Because of growing problems of this type the Hawaii Public Utilities Commission shut the net metering program down for new participants in October last year. As was the case in Nevada this shutdown was also accompanied by weeping, wailing and lawsuits from the local solar industry and rooftop solar owners, but the situation was obviously unsustainable. And it arose with less than 1% overall annual solar penetration in the state, not the 10% commonly assumed. More about this later.
Another state on a collision course with net metering is California, the home of the “Duck Curve”: (The Hawaii curve is known as the “Nessie Curve”, although the resemblance is less obvious.)
Figure 2: The California “Duck Curve”
At expected rates of solar growth California will also have a potential overgeneration problem by 2020, and the ramp rates needed to cover the period between about 5pm and peak load at 9pm reach potentially alarming levels. California’s solution has been to mandate the installation of 1.3GW of storage capacity (again no “h” given) by 2020, but this is just a drop in the bucket by California standards.
Current Status of the US solar industry:
One of the remarkable things about the US solar industry is how insignificant it is. Figure 3 plots percent solar penetration in the 36 states for which solar data are available (estimated as total solar generation divided by total generation using 2015 data from the EIA detailed state generation data base). The average level of penetration in 2015 was only 0.6%, and many states generated effectively no solar at all:
Figure 3: Solar generation by state as a percentage of total generation.
Only California is anywhere close to 10% solar penetration. Solar penetration in Nevada is less than 5% and in Hawaii less than 1%. (I checked this number and found that according to Hawaii Electric Company it’s correct). The implication is that solar may begin to stress grids at levels of penetration much lower than 10%, particularly at the local level.
What we are seeing here is a conflict between on the one hand the utilities and grid operators, who view solar as a threat to their bottom line and to grid stability, and on the other the green lobby plus the residential owners, installers and PV panel salesmen who are now benefiting from the proceeds of subsidized solar and the existence of net metering. The surprising thing, however, is that this conflict has broken out even though solar still contributes a negligible percentage of the US generation mix. Why should this be? I think partly because the hundreds of thousands of homeowners who have installed solar arrays are dependent on a continuation of net metering to recoup their investment, partly because 200,000 people are now employed in the US solar industry, partly because solar can in some cases destabilize grids even at low levels of penetration (viz. Hawaii) and partly because of the claims made by some scientific organizations as to the percentage of US electricity generation solar could ultimately fill, such as:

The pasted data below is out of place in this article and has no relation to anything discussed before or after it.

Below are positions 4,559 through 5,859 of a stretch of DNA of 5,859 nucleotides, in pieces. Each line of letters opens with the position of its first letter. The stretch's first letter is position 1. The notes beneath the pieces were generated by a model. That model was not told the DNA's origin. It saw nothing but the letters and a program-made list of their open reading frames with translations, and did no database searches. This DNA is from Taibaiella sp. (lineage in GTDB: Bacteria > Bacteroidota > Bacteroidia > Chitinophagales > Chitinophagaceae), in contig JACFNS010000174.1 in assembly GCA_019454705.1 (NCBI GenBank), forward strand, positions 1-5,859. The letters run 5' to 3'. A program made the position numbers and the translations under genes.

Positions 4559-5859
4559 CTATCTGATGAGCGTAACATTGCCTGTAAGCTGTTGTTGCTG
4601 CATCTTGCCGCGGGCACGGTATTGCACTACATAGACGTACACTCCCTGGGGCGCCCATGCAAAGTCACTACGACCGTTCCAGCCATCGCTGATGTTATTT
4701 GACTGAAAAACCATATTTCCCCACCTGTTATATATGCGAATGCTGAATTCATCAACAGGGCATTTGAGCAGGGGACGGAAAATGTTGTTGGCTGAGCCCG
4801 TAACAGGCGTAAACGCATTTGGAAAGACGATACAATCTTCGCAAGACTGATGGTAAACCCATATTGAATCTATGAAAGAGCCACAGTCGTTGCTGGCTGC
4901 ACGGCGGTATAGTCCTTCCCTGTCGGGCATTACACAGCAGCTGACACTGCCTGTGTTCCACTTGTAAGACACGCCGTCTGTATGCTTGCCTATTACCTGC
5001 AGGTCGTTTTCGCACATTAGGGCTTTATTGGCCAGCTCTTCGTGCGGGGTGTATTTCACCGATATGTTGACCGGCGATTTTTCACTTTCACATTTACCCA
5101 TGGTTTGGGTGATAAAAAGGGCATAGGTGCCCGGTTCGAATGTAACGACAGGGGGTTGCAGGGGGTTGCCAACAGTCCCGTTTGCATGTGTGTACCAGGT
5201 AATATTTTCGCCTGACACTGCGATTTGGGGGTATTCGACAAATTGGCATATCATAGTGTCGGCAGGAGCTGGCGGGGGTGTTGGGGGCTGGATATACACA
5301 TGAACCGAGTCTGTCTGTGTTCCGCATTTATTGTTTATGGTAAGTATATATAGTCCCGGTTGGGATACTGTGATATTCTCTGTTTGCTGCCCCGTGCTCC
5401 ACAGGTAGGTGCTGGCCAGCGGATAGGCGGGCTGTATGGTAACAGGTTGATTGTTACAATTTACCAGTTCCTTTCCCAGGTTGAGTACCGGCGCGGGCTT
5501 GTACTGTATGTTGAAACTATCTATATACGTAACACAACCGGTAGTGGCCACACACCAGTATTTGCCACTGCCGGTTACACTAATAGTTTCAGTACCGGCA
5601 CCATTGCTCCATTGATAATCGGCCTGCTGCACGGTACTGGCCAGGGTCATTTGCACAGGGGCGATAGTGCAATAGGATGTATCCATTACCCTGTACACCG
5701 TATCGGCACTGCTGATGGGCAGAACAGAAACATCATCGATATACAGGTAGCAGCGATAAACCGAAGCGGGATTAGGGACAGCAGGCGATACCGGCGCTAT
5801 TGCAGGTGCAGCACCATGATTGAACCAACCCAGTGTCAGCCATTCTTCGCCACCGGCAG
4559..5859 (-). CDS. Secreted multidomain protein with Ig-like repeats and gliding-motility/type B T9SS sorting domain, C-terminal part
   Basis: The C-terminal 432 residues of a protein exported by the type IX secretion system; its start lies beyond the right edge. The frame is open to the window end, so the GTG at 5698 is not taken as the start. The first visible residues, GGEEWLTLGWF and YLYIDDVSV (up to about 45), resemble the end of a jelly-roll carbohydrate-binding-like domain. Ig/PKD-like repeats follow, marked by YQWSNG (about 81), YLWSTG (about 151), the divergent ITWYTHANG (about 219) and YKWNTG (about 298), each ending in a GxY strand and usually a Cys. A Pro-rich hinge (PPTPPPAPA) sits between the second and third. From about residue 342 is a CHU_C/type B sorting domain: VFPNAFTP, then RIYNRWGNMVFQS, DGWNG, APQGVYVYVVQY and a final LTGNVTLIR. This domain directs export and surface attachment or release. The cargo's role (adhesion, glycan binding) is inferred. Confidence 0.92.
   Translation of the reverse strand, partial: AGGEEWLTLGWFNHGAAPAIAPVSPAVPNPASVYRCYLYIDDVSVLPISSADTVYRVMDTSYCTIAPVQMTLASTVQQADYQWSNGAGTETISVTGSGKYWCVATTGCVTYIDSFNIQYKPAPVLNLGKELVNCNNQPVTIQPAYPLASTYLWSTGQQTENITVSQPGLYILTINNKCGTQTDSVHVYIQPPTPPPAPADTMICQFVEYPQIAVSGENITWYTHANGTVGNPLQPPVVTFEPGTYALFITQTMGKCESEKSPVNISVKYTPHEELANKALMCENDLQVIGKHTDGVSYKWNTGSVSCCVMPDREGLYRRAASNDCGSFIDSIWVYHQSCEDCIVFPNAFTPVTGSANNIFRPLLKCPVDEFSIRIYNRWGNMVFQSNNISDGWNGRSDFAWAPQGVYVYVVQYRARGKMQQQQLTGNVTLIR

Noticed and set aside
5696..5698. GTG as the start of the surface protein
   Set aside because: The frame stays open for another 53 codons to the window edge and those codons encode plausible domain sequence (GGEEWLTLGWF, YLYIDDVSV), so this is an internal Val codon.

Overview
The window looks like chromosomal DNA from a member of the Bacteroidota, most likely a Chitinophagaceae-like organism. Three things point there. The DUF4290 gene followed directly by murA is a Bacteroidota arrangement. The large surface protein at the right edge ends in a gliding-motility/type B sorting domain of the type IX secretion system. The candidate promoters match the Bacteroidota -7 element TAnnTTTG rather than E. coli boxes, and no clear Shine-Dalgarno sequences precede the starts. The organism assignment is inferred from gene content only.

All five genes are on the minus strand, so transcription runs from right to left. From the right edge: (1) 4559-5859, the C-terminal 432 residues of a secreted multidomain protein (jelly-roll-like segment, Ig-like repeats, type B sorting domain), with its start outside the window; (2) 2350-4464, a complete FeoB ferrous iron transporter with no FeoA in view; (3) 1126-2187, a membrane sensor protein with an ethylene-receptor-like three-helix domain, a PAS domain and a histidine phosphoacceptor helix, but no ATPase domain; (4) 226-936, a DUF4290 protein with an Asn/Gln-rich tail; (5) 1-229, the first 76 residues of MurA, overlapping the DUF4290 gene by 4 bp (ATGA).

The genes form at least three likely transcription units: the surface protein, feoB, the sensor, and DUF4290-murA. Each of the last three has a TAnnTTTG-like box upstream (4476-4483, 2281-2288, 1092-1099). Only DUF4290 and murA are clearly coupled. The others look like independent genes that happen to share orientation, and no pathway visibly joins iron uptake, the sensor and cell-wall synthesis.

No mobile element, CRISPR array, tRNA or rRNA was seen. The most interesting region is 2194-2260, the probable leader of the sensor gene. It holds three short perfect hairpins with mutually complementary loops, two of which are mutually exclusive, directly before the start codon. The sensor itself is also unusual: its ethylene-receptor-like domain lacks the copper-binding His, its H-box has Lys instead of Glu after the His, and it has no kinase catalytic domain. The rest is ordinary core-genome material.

- US National Renewable Energy Laboratory: 39% with rooftop solar PV alone
- Stanford University: 38% by 2050
- US Department of Energy: 27% by 2050
- International Energy Agency: 36% by 2050 (with solar thermal)
Numbers like this, which assume an approximate sixty-fold expansion of US solar capacity over present levels, can only be described as wishful thinking. Yet in the minds of many they are realistic targets.
But what happens if net metering benefits are rolled back? I picked an example which should be fairly close to reality – a household in Southern Nevada that consumes 11,000 kWh/year, the US average, with a 5kW solar array on the roof. I constructed a crude daily demand curve to show a peak around the breakfast hour and a larger one in the evening when everyone is at home watching large-screen TV or playing computer games and all the lights have been left on. Figure 4A shows hourly consumption and solar generation for the household during an average day (which assumes 12 hours of sunshine and a capacity factor of 19%, which is about right for Southern Nevada.) When the sun isn’t shining the household gets all its power from the grid, but for about 7 hours it gets all its power from the 3kW solar array. And over this period the array generates a healthy surplus that gets fed back to the grid, sending the electricity meter into reverse and causing it to wind rapidly backwards: